Ok, that’s not the whole truth, but it was a moment of revelation, the ‘it’s not just me’ experience.
Connecting, community, solidarity and swelling, burgeoning joy.
I really, really liked lists. My life was run by my to-do list and that was just the way I wanted it. This kept me efficient, productive and on track. I knew how to do lists, I knew how to work hard and be good at things. People joked that I was some kind of super-efficient robot with my ability to hone in on a task and get it done no matter the odds.
Travelling 200 miles on trains, buses, cabs and snow-wet treks?
Obscure academic research with weeks in the backs of the stacks next to the oversized volumes or pouring through online journals until my eyes blurred?
Cleaning the house from top to bottom including washing the walls and skirting boards?
Finding a home for a petulant parrot or a unusual and specific animal?
I was on it.
I discovered business efficiency books. I applied these to my entire life.
This wasn’t necessarily a good thing. It was like when I was a child I read a book on speed reading. My reading has been speeding up ever since.
I get through books in an hour, I’m not skimming, I just read that quickly. I can recite it afterwards. It’s not as good as it seems. Sometimes I want the books to last longer, leisurely, enjoying them for a long time. Even savouring and consciously trying to read slowly, I still consume them at the same pace.
Then read a book on how to get addicted to crossing things off your to-do list. Perhaps that wasn’t one of my better ideas.
It was all I did. I began adding everything in my day to the list and then blazing through ‘relaxing’, ‘meditating’ and ‘yoga’ DONE! Next!.
One of my teachers said she had never seen someone approach relaxing so forcefully and determinedly.
‘I’m going to relax the most, I will be the best at it! Tell me how to do it, what else can I do? Do you have homework, can you give me a reading list?’
[Then I got very ill and I couldn’t blaze through my lists anymore. I ended up blazing trails instead. Which is why you are reading this now. What can I say? I have that fire…]
One summer I finally got to the end of a to-do list. The first time ever.
I had absolutely no idea what to do with my life if I wasn’t cutting down my to-do list.
Not one single blessed idea.
What would I do when I woke up in the morning? What?
So I sat down and made up an entirely new list of tasks. More languages to learn (because, of course, I don’t have enough already and I use them all the time), more topics to study, craft projects and things to create. And then I cracked on with that list.
Did it result in happiness?
No, but I improved my italian, gained 4 more qualifications and filled a tiny walled garden in Berkshire with veggies and plants from top to bottom.
But happiness? No.
I was happy, I enjoyed my life, I had direction, I had larger purposes that guided my to-do lists (get my degree, save animals, survive and not die etc).
But the lists ran me. The lists were in control rather than being a tool to help me wrangle and control all the disparate tasks and actions that make up a life.
At the end of 2012 we had a period of business consolidation. Everything had expanded and grown so fast we hadn’t managed all the tasks we needed to do. So many of these would make things easier. So we put growth on hold and created a stable base for future successes. At the end of 2012 we had finished this list.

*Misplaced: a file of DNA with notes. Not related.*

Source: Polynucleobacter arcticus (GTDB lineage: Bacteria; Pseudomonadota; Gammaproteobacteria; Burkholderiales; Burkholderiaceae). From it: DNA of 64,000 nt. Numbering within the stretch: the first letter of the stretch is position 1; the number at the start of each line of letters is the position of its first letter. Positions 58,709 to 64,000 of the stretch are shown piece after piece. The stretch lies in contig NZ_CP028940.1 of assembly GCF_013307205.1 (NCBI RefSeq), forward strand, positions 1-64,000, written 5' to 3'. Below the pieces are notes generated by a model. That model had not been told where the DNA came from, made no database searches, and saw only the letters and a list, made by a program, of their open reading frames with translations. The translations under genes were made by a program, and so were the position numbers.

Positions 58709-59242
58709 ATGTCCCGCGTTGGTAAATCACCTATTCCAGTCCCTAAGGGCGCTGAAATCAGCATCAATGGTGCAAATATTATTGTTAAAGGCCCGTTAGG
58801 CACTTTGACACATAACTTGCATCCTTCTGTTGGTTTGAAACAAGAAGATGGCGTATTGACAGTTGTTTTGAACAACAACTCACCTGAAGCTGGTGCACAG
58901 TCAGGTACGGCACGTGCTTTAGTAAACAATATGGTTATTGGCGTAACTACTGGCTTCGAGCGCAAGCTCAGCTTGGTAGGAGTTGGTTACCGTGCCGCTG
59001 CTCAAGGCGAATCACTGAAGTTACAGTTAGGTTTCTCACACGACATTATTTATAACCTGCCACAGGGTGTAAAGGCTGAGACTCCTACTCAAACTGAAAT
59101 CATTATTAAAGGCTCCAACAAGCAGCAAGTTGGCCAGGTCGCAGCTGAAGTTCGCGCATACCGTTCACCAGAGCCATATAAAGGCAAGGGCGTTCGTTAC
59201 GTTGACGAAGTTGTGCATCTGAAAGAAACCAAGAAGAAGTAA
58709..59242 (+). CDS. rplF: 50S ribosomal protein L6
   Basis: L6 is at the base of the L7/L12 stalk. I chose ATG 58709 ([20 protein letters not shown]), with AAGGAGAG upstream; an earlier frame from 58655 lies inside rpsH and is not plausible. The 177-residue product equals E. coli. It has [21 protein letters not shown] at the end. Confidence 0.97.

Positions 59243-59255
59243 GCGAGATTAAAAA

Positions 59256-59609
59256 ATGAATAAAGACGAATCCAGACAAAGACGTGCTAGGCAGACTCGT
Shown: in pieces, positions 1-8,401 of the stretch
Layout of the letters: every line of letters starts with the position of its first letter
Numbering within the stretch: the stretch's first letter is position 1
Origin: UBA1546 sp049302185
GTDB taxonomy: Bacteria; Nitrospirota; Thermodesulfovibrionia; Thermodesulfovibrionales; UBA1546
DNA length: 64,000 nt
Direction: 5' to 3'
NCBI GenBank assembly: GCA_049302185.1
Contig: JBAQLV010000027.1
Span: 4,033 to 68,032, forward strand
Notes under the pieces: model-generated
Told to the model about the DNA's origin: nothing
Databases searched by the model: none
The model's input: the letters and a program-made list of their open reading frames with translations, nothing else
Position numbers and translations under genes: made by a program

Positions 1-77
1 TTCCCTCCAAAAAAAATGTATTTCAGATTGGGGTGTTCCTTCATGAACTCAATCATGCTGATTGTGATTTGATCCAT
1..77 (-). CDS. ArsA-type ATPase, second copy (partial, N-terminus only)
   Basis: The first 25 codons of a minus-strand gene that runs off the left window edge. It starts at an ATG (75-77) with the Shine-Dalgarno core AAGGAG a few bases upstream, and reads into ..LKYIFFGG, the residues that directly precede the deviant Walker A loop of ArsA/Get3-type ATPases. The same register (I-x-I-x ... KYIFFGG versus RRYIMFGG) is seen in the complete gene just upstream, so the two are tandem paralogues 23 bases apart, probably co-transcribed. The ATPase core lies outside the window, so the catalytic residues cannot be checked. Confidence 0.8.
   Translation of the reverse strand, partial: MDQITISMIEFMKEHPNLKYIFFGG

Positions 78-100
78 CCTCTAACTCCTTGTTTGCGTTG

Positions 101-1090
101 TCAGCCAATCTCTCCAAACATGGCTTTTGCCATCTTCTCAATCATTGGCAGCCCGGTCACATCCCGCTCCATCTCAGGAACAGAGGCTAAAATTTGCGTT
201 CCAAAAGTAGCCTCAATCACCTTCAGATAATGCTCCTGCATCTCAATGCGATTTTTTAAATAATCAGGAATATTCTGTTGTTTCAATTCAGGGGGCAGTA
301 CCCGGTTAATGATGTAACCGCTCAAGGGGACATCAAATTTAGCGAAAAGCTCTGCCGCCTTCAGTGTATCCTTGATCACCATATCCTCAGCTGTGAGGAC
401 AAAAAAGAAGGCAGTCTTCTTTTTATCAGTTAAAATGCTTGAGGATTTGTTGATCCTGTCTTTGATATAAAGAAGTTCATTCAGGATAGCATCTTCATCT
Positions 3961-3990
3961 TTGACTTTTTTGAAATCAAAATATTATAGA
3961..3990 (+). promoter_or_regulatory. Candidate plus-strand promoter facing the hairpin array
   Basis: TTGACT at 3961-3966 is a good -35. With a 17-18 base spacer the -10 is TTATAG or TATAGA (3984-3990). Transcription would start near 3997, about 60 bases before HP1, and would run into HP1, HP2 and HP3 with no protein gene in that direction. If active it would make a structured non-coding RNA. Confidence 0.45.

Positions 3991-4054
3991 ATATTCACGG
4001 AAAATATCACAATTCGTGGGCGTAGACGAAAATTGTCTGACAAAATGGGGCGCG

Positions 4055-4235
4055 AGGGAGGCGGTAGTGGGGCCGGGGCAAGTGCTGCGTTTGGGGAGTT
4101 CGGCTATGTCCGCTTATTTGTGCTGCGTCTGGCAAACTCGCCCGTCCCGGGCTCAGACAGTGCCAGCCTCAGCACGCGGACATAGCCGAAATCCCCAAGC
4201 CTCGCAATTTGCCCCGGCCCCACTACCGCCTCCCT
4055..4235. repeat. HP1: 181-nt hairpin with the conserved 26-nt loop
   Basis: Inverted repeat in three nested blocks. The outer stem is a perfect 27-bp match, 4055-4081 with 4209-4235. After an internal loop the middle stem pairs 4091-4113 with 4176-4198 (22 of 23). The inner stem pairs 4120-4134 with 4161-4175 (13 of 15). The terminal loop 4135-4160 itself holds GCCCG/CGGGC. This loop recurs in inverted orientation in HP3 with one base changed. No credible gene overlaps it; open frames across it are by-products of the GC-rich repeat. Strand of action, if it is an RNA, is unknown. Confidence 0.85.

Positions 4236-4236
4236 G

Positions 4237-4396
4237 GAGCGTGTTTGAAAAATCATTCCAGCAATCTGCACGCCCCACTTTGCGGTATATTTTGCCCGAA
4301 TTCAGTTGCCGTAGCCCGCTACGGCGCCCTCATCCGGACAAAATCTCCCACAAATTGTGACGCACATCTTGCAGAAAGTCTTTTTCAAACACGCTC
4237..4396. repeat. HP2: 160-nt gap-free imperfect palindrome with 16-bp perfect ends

I’d finished my list. Again.
For the second time in my adult life I didn’t have a huge to do list. It was terrifying and liberating.
I know what you are thinking? Quickly, sit down and write another, I can think of some things for you to do, you haven’t finished Sanskrit and you need to make time for Greek and maybe Gibbon…
But I didn’t. For the first time I am entering a year without a huge list of goals to attack.
We have goals sure, and big plans, but there is something really different here.
I’ve been working off the list I’d made when the doctors thought I had sarcoma, now I love everything we do, but this list was written from a place of ‘things I’d want to have done if I die, or if I get to live’. I had great faith but I hadn’t actually planned what would happen when we managed it all.
I suppose I thought all that would take care of itself. But now I’m here, with my dreams come true, I know I am still responsible for my happiness. So we are looking for that.
I got the Desire Map, and started looking at what I want to feel in life. The results I want. And then planning the actions backwards from there.
You know what’s really interesting (if you are me, and hopefully for you too), all our professional goals stayed the same, they streamlined a little, we trimmed off what’s unnecessary and focused on the core desires. But personally, it’s been a revolution. And that is feeding into business more than I would have imagined.
I’m happy (and free), I’m working from asking what do I want to do each day? And then will that get me closer to my Core Desired Feelings? Will it serve the goals I have that move me closer to what I want to feel.
This bit is new to me, bear with me. I am living this experience experiment and will update with reports.
In the mean time:
This blog post is dedicated to everyone staying warm in the snow in Wales right now and to GwentGrit who are doing their best to clear the roads, to keep us all safe and to sing while they do it. Gratitude to you all.